I for Isobel
"Born to a world without welcome, Isobel observes it as warily as an alien trying to pass for a native. Her collection of imaginary friends includes the Virgin Mary and Sherlock Holmes. Later on, she meets Byron, W.H. Auden and T.S. Eliot. She is not as much at ease with the flesh-and-blood people she meets, and least of all with herself, until a lucky encounter and a little detective work reveal her identity and her true situation in life."
"Isobel is instinctively searching for a lost part of her substance, the very memory of which has been obliterated. Prompted by her inexplicable sense of loss, she goes on her way, deviating, baffled, yet rejecting substitutes. To call the ending happy is to say both too much and too little. Was the lost part also searching for her? Amy Witting's admirers will find this novel as distinctive and compelling as her stories and her poetry." - Jessica Anderson
"[Witting] lays bare with surgical precision the dynamics of families, siblings, students in coffee shops, office coteries. One sometimes feels positively winded with unsettling insights. There is something relentless, almost unnerving in her anatomising of foibles, fears, obsessions, private shame, the nature of loneliness, the nature of panic." - Janette Turner Hospital
"When we come to write the history of Australian writing in the twentieth century, the strange case of Amy Witting will be there to haunt us. Here is a writer who not only has great gifts -- the kind of expert and mimetic gifts that would impel instant recognition from someone who admired a fine-lined American naturalist like William Maxwell -- but a realist who has an effortless immediacy and a compelling sense of drama that should have ensured the widest kind of appeal, the sort of appeal that Helen Garner could command in her fiction writing days. And yet this woman who published in the New Yorker and commanded the respect of Kenneth Slessor was scarcely encouraged during the long gray sleep of Australian fiction publishing. It wasn't until the publication of I for Isobel a bare decade or so ago that Witting gained a national profile." - Peter Craven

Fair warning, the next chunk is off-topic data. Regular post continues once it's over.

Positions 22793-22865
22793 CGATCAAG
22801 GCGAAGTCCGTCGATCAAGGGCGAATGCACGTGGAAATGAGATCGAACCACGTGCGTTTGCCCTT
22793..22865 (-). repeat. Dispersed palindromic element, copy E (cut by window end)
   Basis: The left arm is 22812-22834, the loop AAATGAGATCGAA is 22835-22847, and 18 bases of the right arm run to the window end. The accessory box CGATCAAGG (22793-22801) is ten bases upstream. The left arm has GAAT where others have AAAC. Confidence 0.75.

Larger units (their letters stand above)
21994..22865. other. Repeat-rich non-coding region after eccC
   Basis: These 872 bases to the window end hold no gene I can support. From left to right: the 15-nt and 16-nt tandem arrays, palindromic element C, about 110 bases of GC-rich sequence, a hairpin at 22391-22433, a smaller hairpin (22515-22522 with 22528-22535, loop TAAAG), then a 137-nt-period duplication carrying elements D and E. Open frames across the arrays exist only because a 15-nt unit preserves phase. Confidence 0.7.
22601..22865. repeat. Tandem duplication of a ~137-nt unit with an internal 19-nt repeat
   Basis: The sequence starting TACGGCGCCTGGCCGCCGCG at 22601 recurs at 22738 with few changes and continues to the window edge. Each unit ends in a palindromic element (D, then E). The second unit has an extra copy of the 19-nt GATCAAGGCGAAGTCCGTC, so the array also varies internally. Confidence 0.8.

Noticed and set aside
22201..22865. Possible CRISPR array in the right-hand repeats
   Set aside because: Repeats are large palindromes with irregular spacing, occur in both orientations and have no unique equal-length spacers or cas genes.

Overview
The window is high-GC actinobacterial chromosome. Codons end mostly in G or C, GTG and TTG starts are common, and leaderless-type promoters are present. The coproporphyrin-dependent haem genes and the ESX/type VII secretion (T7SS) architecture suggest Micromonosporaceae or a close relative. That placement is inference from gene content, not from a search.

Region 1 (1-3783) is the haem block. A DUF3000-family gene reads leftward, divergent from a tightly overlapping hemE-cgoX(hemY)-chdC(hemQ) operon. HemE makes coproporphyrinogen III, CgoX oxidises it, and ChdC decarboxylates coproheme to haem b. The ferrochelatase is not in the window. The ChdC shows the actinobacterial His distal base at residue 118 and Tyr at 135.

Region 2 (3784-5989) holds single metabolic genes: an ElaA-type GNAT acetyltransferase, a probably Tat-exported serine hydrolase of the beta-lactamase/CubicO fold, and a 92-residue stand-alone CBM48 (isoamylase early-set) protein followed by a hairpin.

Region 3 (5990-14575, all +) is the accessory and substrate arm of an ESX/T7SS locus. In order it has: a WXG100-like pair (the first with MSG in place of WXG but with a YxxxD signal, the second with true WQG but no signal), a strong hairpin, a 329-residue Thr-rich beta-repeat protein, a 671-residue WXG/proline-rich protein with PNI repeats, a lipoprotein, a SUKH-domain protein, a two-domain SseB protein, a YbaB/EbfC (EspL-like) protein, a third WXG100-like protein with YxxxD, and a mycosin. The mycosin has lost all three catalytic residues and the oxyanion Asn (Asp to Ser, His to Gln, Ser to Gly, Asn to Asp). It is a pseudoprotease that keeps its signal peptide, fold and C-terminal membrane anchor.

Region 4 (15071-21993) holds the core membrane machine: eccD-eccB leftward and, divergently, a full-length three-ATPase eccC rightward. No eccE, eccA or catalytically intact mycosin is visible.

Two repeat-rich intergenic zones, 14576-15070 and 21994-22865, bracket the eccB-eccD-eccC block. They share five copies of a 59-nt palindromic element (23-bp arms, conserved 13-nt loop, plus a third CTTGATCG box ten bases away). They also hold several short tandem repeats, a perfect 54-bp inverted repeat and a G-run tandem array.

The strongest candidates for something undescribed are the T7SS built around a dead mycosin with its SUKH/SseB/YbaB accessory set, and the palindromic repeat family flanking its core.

A week before Isobel Callaghan's ninth birthday, her mother said, in a tone of mild regret, 'No birthday presents this year! We have to be very careful about money this year.'
Every year at this time she said this; every year Isobel chose not to believe it. Her mother was just saying that, she told herself, to make the present more of a surprise. Experience told her that there would be no present. As soon as they stepped out of the ferry onto the creaking wharf and set out for Mrs Terry's lakeside boarding house, where they spent the summer holidays, the flat reedy shore, the great Moreton Bay fig whose branches scaffolded the air of the boarding-house garden, the weed-bearded tennis court and the cane chairs with their faded flabby cushions, all spoke to Isobel of desolate past birthdays, but she did not believe experience, either. Day by day she watched for a mysterious shopping trip across the lake, for in the village there was only one tiny store which served as a post office too; when no mysterious journey took place, she told herself they must have brought the present secretly from home. Even on the presentless morning she would not give up hope entirely, but would search in drawers, behind doors, under beds, as if birthday presents were supposed to be hidden, like Easter eggs in the grass.
From the Penguin paperback edition, 1989.
This novel was shortlisted the Miles Franklin Award in 1990.
This page and its contents are copyright © 2002-03 by Perry Middlemiss, Melbourne, Victoria, Australia.Return to Amy Witting page.
Last modified: July 22, 2003.